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Album review: Polly Paulusma “The Small Feat of My Reverie” (FRUK)

July 28, 2014

Cover of Polly Paulusma's 'The Small Feat of My Reverie'The accompanying PR notes position Polly Paulusma’s new record The Small Feat of My Reverie as the ‘sister album’ to 2012’s Leaves From The Family Tree, although as it contains “early shed demos of all the songs including choral workings and early string arrangements” along with a handful of previously unreleased songs, thinking of it as the ‘precursor to’ Leaves From The Family Tree might be more helpful to anyone trying to understand its context. Nevertheless, setting aside my pedanticism, it’s fascinating to witness the origins of the material which finally emerged on Leaves From The Family Tree; even more so when one plays the different versions back-to-back.

Three things are immediately apparent from such a comparison. The first is the realisation that a huge amount of work must have gone into the demos, which are highly detailed and more like the audio equivalent of a sculptor’s bronze study models than a hasty charcoal ‘back of an envelope’ sketch. The second difference isn’t so much to do with the arrangements and song structures as it is to do with the overall ‘feel’ of the two albums. There is a slightly looser ambience about The Small Feat of My Reverie, a more bucolic pastoralism which situates it somewhere between Vashti Bunyan and some of the late, great Ronnie Lane’s work with Slim Chance. In contrast, the recordings on Leaves From The Family Tree sound much tighter and somehow sparser.

Finally, there’s the difference in production values: personally, I prefer the sound of the demo versions. Polly’s voice benefits from their more upfront, almost close-mic’d sound. To stretch my art-related metaphors to breaking point, on the demos it’s like being able to see the brushstrokes in all their fine detail, whereas the ‘finished’ versions are more akin to watercolours. This is not to say that one is ‘better’ than the other, it’s more like comparing John Constable to JMW Turner; today I might prefer to see The Hay Wain, tomorrow The Burning of the Houses of Lords and Commons might have more appeal.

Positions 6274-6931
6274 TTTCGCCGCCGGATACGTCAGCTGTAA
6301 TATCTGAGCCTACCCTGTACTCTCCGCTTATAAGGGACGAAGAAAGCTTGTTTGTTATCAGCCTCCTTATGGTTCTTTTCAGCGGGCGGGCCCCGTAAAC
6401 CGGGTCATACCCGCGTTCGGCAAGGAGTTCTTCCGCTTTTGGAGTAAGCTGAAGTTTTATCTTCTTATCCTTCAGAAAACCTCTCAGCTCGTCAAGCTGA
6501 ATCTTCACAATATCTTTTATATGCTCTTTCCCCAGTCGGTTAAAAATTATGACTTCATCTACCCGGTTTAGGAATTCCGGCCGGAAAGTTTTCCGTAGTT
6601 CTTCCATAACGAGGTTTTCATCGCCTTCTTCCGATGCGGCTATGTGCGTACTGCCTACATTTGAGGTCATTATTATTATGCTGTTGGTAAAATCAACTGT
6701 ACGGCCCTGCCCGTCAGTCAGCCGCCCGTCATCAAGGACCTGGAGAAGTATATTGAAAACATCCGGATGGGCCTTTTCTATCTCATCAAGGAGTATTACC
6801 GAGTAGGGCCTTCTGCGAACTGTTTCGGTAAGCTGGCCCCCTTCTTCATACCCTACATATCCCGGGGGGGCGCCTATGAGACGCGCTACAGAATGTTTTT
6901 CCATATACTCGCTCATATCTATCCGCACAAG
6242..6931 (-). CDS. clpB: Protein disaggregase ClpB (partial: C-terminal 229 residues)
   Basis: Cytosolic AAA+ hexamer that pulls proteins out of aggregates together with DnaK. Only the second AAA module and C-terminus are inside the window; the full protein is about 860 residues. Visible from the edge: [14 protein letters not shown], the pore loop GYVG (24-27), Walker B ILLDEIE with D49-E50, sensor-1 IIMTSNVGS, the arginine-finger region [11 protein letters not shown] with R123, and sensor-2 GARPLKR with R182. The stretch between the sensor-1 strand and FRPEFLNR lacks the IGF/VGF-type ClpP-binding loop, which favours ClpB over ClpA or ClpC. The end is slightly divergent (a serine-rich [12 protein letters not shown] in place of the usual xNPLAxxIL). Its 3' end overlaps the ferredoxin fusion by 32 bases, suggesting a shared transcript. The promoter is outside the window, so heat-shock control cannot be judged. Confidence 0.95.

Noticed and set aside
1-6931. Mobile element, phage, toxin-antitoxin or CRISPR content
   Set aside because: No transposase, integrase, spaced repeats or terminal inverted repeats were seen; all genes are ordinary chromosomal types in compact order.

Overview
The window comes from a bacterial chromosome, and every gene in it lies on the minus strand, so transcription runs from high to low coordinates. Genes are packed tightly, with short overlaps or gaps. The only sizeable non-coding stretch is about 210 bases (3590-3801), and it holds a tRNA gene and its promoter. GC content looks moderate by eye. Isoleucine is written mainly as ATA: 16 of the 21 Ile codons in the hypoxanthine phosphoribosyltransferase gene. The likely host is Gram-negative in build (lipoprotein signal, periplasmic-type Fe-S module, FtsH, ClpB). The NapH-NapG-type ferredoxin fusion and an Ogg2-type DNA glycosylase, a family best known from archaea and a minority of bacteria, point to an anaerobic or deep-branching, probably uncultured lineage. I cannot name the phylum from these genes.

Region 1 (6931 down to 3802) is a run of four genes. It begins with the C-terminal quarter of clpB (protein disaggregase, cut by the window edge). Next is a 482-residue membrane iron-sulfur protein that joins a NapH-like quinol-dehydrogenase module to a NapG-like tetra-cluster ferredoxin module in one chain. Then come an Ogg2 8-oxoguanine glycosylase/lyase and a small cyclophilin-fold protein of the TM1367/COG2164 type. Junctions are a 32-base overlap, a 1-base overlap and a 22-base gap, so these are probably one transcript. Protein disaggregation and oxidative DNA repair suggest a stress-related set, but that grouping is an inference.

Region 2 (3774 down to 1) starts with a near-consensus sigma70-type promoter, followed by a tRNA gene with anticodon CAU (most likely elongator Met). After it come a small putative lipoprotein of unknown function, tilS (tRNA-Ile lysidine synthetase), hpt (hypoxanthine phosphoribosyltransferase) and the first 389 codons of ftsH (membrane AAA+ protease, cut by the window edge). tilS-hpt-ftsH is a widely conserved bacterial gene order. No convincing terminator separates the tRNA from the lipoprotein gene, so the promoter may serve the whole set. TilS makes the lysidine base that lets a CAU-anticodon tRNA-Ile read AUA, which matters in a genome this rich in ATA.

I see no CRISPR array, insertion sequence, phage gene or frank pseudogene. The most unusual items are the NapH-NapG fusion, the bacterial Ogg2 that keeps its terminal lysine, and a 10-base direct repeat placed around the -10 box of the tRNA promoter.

At the time of writing, I’m most taken with the demos of The Story of my Life (for Polly’s heart-on-your-sleeve vocals and the distant mandolin, way back in the mix); the sticky-clicky electric piano on the almost stream-of-consciousness Hallelujah and Don’t Ask Me and Lynch Pin which, shorn of their ‘finished version’ strings, allow their divinely, finely-balanced harmonies to shine. The real highlight has to be the immense Take Me Home with its cathedral-sized reverbed choir which would have Brian Wilson and Phil Spector running for cover, their metaphorical tails tucked between their legs. Having said that, I also think that, today at least, I prefer the finished versions of Last Week Me (for the ebb and flow of its skipping rhythms and exuberantly rootsy fiddle); Most Of It (for its honey-sweet harmonies and unruly bottleneck guitar) and Two Houses, for its sinewy double bass.

In all the back-and-forth between the different versions, it would be easy to overlook the five other, previously unreleased songs (which, I think, are also demos) included on The Small Feat of My Reverie but they, too, deserve our attention. The impatiently anticipatory Fairylights is embellished with some gorgeous harmonies over its simple strummed acoustic guitar; while the brushed drums and handclaps of Rainbow Eye drive it steadily onwards over a tireless double bass. Call of the Wild foregrounds mandolin and Hammond organ in a swirling 6/8 tale of wanderlust in a song which has the definite potential to become a national drivetime favourite. Seize The Day introduces some gentle hand percussion behind a multitracked choir of Pollys, while State of Mind is a gentle, fingerpicked reflection on the passing of time over a thoughtful chord progression which sounds like it could only be improved by the introduction of a solo cello.

In the final analysis, it’s down to personal taste which you’ll play more: the demos of The Small Feat of My Reverie or the ‘finished’ album that is Leaves From The Family Tree; I like them both, each in their own way. For anyone new to Polly Paulusma’s music, you could do worse than grabbing a copy of each and making up your own mind; if you choose only one, you’ll not be disappointed by either, but being able to witness the creative process in action from inception (The Small Feat of My Reverie) to conclusion (Leaves From The Family Tree) is a rare privilege and a fascinating insight.


Originally posted at Folk Radio UK (28 July 2014)


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